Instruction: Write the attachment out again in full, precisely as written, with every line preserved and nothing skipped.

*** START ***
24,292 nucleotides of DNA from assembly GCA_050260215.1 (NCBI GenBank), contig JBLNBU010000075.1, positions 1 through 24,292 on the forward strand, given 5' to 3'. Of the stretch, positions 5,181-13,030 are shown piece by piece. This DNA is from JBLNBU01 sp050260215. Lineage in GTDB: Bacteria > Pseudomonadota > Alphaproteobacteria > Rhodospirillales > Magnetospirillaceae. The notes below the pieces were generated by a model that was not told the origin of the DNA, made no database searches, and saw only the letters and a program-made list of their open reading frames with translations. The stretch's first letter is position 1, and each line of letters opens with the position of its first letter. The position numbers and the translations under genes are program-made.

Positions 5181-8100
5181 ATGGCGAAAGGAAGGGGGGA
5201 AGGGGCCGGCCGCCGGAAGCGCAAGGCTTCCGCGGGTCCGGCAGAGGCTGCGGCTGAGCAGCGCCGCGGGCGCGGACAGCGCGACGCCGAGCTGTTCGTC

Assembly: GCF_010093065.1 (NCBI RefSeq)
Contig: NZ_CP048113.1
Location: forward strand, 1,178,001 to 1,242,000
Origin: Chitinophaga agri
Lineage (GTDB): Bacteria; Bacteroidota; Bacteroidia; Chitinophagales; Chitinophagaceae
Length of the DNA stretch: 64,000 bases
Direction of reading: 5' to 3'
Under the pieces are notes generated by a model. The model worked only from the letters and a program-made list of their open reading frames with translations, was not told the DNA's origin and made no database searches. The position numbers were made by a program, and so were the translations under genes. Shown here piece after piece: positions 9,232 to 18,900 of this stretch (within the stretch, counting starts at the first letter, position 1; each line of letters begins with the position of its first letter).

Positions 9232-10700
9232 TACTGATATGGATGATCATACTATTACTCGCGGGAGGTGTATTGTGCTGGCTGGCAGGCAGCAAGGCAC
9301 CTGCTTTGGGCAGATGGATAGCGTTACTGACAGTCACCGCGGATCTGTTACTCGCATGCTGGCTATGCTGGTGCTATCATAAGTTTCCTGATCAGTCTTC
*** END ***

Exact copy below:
24,292 nucleotides of DNA from assembly GCA_050260215.1 (NCBI GenBank), contig JBLNBU010000075.1, positions 1 through 24,292 on the forward strand, given 5' to 3'. Of the stretch, positions 5,181-13,030 are shown piece by piece. This DNA is from JBLNBU01 sp050260215. Lineage in GTDB: Bacteria > Pseudomonadota > Alphaproteobacteria > Rhodospirillales > Magnetospirillaceae. The notes below the pieces were generated by a model that was not told the origin of the DNA, made no database searches, and saw only the letters and a program-made list of their open reading frames with translations. The stretch's first letter is position 1, and each line of letters opens with the position of its first letter. The position numbers and the translations under genes are program-made.

Positions 5181-8100
5181 ATGGCGAAAGGAAGGGGGGA
5201 AGGGGCCGGCCGCCGGAAGCGCAAGGCTTCCGCGGGTCCGGCAGAGGCTGCGGCTGAGCAGCGCCGCGGGCGCGGACAGCGCGACGCCGAGCTGTTCGTC

Assembly: GCF_010093065.1 (NCBI RefSeq)
Contig: NZ_CP048113.1
Location: forward strand, 1,178,001 to 1,242,000
Origin: Chitinophaga agri
Lineage (GTDB): Bacteria; Bacteroidota; Bacteroidia; Chitinophagales; Chitinophagaceae
Length of the DNA stretch: 64,000 bases
Direction of reading: 5' to 3'
Under the pieces are notes generated by a model. The model worked only from the letters and a program-made list of their open reading frames with translations, was not told the DNA's origin and made no database searches. The position numbers were made by a program, and so were the translations under genes. Shown here piece after piece: positions 9,232 to 18,900 of this stretch (within the stretch, counting starts at the first letter, position 1; each line of letters begins with the position of its first letter).

Positions 9232-10700
9232 TACTGATATGGATGATCATACTATTACTCGCGGGAGGTGTATTGTGCTGGCTGGCAGGCAGCAAGGCAC
9301 CTGCTTTGGGCAGATGGATAGCGTTACTGACAGTCACCGCGGATCTGTTACTCGCATGCTGGCTATGCTGGTGCTATCATAAGTTTCCTGATCAGTCTTC